By Lisa Johnston
New products on display at the American International Toy Fair, held in N
Kodak unveiled the next generation in its strong-selling EasyShare line of digital cameras and docking stations at a press conference, here. The new EasyShare system includes a new camera, dock and software.
Kodak president and CEO Daniel Carp claimed that the first-generation EasyShare cameras aimed to overcome the confusion surrounding moving images from camera to computer. The camera dock was positioned as a means to avoid removing memory cards and constantly plugging in USB cables.
The new system, Carp asserted, seeks to build on this movement to spur image sharing and printing (principally at home or at Kodak retail partner locations, or at Kodak's Web site).
"The next step in driving digital photography into the mainstream is overcoming the roadblock of printing," Carp said.
To that end, the new system has been oriented to streamline the printing and e-mailing process.
The camera, the 2-megapixel CX4230 Zoom, is the company's first digital camera with a "share" button, which allows users to tag pictures for printing, e-mailing or as favorites on the camera's LCD screen. The CX4230 will ship in June with a suggested retail price of $249.95.
The on-camera "share" button serves to spur customers to print; they can indicate the number of prints desired on the camera's LCD screen when they shoot. When the camera is docked and pictures transferred, the Kodak EasyShare software automatically opens the print screen for printing at home or online. The software can also link to Kodak retail partner Web sites and direct consumer photos to store locations for printing.
Similarly, an e-mail tag lets users designate photos for e-mailing on the camera. It stores up to 32 e-mail addresses. When the images hit the computer, they are brought up in an e-mail screen in which text can be added and the images can be sent to the intended recipients. The program features a built-in address book, file size selection, and multi-recipient capability.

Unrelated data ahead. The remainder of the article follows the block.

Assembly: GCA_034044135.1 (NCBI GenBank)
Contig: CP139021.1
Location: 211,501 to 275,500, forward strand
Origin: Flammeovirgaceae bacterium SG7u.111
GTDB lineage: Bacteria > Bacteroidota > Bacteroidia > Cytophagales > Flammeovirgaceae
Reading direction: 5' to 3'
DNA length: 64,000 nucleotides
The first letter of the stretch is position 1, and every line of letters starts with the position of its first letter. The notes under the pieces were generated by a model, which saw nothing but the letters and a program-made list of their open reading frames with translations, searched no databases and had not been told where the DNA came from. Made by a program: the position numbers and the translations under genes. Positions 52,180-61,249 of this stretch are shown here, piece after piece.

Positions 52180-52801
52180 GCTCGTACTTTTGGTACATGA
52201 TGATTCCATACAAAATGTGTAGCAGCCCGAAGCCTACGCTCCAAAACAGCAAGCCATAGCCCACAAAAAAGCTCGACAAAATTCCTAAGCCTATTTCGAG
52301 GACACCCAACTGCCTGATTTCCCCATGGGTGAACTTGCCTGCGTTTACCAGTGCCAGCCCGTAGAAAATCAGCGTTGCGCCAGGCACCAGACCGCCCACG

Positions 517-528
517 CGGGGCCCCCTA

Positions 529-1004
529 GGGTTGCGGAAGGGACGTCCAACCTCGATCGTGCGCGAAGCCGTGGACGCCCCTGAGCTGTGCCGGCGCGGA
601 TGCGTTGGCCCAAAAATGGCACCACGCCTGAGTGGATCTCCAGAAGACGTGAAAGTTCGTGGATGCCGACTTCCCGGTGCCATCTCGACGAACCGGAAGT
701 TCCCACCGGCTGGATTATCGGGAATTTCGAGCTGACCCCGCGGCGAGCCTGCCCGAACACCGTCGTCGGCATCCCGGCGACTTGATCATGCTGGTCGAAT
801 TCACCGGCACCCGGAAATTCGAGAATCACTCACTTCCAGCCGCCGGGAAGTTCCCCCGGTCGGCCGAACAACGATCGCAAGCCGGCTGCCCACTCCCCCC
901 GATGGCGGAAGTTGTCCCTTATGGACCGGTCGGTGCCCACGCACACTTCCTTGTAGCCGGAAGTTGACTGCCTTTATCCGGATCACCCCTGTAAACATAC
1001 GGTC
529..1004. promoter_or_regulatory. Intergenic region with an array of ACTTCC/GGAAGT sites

The CX4230 offers a new all-glass Kodak Retinar lens, 3x optical zoom and built-in Kodak color science (a new set of patented imaging algorithms, to deliver improved image quality). This technology includes advanced white balance and exposure processing that ensures pictures taken in difficult conditions don't come out poorly.
In addition, the camera features 16MB of internal memory with a MultiMediaCard/Secure Digital expansion slot.
Kodak will also ship a new dock, called the EasyShare Camera Dock II. It will be sold separately for a suggested retail price of $79.95, and it allows consumers to upload their digital pictures at the touch of a button and recharge the camera's battery in less than 2 ½ hours. The dock includes separate LED indicator lights for picture transfer and battery charging status.
The new dock is compatible with all CX and DX series of EasyShare cameras.
When the camera is dropped into the dock, the new Kodak EasyShare software is launched automatically to allow users to print, share, edit and organize their pictures. Image file transfer occurs automatically when the camera is connected to the dock.
According to Willy Shih, president, Digital & Applied Imaging, the new software was designed to overcome persistent consumer frustration with digital print quality.
The software's "One Touch to Better Pictures" feature calibrates the image to the user's home printer driver settings to ensure the best photo print. With the software's print preview feature, users can see how prints will look on the inkjet paper. In addition, there are print layout options for preferred picture size and number of prints.
According to Kodak, the software is compatible with about 70 printer models, or 85 percent of the consumer photo printer install base.
The EasyShare software includes a host of editing features, such as one-click red-eye removal, to enhance the pictures that have already been taken. Users can access these editing options anywhere in the program, so that even if they are in the process of e-mailing pictures or printing them, they can quickly improve edit images and return automatically to the activity they were performing.
A "My Collection" viewing feature lets consumers view all the pictures on their computer. Users can sort images by date, favorites, labels and last acquired. With the use of customizable labels, users can organize their pictures any way they want, such as by event, people or vacations. There are numerous viewing options, including thumbnail, full-screen and slide show.
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